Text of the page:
Some balance. As the article makes clear, the privacy advocates within Microsoft walked away with nothing. Those who favored raping users got it all. What few privacy options remained in the released version were turned off by default. Incredibly, those options, as weak as they are, are not just turned off by default, but must be turned on each time the user starts the browser. Microsoft intentionally made it almost impossible for IE users to avoid being raped by advertisers.

I've been waiting for someone to start up a grass-roots initiative to fight back against the advertisers. Here's what I do when I set up a Linux system for friends and family:

1. Install Firefox.

2. Install Adblock Plus and subscribe to Easy List.

3. Install Flashblock.

4. In Firefox, clear the "Accept cookies from sites" check box, and delete any existing cookies. Teach the person how to enter exceptions for cookies they want to allow, and teach them the difference between permanent cookies and session cookies. Warn them not to allow Google to set cookies.

5. In the user's home directory, delete any files and directories present in the .macromedia directory and mark that directory read-only.

At this point, their system is by no means perfect in terms of maintaining privacy, but it's about 99% of the way there. Aunt Minnie can use the system without tripping over problems caused by the privacy settings. For users who are more technically competent, I'll also disable javascript and tell them how to selectively re-enable it when necessary. If I think the user would be comfortable with it, I'll install NoScript and explain how it works and how to configure it.

We should probably all be doing this every time we visit a friend or family member. It takes only a few minutes to do, and people are invariably grateful. If those of us who understand this stuff did this routinely, we'd eventually put a big dent in this problem. Not to mention an even bigger dent in IE market share.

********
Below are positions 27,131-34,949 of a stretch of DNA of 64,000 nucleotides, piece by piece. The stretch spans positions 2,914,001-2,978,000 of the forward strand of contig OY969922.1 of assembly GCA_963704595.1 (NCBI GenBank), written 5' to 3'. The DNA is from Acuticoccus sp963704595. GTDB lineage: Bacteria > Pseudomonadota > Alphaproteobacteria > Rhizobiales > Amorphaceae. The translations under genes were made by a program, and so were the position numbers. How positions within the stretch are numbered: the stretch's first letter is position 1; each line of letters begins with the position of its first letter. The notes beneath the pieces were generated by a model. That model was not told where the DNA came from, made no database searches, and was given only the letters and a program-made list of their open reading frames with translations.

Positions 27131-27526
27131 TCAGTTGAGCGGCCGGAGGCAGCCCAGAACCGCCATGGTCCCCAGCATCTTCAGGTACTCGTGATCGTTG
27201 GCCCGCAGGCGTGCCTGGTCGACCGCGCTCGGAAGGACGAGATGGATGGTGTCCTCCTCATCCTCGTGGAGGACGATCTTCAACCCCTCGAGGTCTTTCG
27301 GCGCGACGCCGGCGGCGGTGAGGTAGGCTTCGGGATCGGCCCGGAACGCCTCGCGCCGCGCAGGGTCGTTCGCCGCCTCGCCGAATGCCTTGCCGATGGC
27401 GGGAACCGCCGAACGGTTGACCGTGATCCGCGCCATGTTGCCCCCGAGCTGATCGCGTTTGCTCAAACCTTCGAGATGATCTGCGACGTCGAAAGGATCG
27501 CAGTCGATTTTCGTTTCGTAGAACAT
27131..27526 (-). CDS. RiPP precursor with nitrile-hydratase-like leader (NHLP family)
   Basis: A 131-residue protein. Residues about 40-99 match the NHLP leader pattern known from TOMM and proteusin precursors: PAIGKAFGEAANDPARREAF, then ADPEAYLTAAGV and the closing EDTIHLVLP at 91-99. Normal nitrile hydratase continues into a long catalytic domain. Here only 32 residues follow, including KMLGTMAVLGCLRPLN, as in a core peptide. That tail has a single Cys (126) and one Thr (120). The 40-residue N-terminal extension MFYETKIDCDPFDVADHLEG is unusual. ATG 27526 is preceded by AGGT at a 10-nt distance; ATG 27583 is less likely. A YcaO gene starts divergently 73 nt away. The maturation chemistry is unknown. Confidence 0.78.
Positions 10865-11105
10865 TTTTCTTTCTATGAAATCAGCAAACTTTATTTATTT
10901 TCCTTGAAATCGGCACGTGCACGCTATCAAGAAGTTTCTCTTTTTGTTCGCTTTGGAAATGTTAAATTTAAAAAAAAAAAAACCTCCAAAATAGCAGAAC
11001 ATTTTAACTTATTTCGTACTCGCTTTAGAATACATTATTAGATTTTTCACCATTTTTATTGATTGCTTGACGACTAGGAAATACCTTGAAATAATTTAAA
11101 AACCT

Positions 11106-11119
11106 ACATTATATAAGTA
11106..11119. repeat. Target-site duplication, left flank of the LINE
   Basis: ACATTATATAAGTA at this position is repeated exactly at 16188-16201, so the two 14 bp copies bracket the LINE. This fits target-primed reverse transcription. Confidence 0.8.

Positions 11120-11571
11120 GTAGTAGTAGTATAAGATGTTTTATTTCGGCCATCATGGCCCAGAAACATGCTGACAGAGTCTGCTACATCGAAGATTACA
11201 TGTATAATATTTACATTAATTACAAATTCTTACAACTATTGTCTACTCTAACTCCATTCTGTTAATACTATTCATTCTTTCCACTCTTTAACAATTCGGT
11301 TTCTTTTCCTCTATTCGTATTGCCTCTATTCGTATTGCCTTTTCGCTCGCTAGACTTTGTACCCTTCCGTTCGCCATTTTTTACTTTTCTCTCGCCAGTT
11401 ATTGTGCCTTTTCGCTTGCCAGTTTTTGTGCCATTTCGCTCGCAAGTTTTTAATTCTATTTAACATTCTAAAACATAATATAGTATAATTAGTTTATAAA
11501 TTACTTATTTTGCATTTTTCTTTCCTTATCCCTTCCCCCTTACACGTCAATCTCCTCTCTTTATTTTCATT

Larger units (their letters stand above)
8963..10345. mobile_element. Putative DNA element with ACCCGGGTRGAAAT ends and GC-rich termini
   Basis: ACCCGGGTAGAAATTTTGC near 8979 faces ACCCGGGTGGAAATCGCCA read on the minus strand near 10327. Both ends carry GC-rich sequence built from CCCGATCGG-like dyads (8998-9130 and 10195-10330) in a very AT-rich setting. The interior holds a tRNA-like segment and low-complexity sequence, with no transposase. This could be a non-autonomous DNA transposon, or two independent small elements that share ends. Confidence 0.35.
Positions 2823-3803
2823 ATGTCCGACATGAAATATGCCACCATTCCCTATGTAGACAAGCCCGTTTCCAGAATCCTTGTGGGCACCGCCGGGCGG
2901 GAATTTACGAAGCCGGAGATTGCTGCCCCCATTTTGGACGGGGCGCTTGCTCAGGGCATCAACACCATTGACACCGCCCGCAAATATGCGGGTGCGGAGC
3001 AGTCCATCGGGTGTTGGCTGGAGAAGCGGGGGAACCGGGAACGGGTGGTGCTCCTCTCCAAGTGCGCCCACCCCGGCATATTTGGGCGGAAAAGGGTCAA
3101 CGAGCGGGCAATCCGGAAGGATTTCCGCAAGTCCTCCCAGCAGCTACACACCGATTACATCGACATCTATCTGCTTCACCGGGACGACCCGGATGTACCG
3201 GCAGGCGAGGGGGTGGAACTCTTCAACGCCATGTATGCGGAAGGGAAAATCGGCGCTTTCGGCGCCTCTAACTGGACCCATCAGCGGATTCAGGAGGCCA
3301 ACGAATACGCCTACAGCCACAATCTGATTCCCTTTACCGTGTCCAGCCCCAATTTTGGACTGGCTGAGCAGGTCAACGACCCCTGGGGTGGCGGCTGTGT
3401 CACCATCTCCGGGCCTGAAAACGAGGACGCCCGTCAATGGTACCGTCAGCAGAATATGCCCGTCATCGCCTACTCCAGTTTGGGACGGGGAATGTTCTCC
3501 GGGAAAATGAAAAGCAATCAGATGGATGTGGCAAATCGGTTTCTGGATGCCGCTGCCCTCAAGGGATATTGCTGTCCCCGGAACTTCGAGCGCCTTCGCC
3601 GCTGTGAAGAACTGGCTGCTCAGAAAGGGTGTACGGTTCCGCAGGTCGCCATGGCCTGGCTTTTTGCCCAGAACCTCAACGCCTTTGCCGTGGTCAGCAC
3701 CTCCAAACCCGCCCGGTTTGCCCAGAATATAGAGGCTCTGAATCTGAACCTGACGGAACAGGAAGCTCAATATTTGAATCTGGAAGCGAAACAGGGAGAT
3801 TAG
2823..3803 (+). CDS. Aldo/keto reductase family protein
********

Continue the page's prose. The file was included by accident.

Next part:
Wednesday, 4 August 2010
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10:05 - Josh Rosenau asks, "Who Is a Scientist?" His article rebuts another article that claims the following requirements for a scientist:

- Does scientific research for a living,
- Publishes research in peer-reviewed journals,
- Is funded by granting agencies to do it,
- Does not just write about it, or study it, or do some of it as a grad student, or only teach it.

How bizarre is that? Credentialism at its worst. Not one of those "requirements" is necessary to be a scientist, let alone all of them. (I'm sure our friend Dr. Mary Chervenak and thousands of other scientists employed by corporations would be shocked to find that they don't qualify as scientists because they're funded by their companies rather than by a grant agency. And I'm sure that thousands of amateur scientists who do real science in every sense would be surprised to find that they don't qualify as scientists because no one is paying them to do science.)

Rosenau rebuts that article quite convincingly, and concludes that a scientist is "someone who seeks to expand the collective limits of knowledge about the natural world by developing generalized claims and testing them against empirical evidence." I think even that definition is too tight.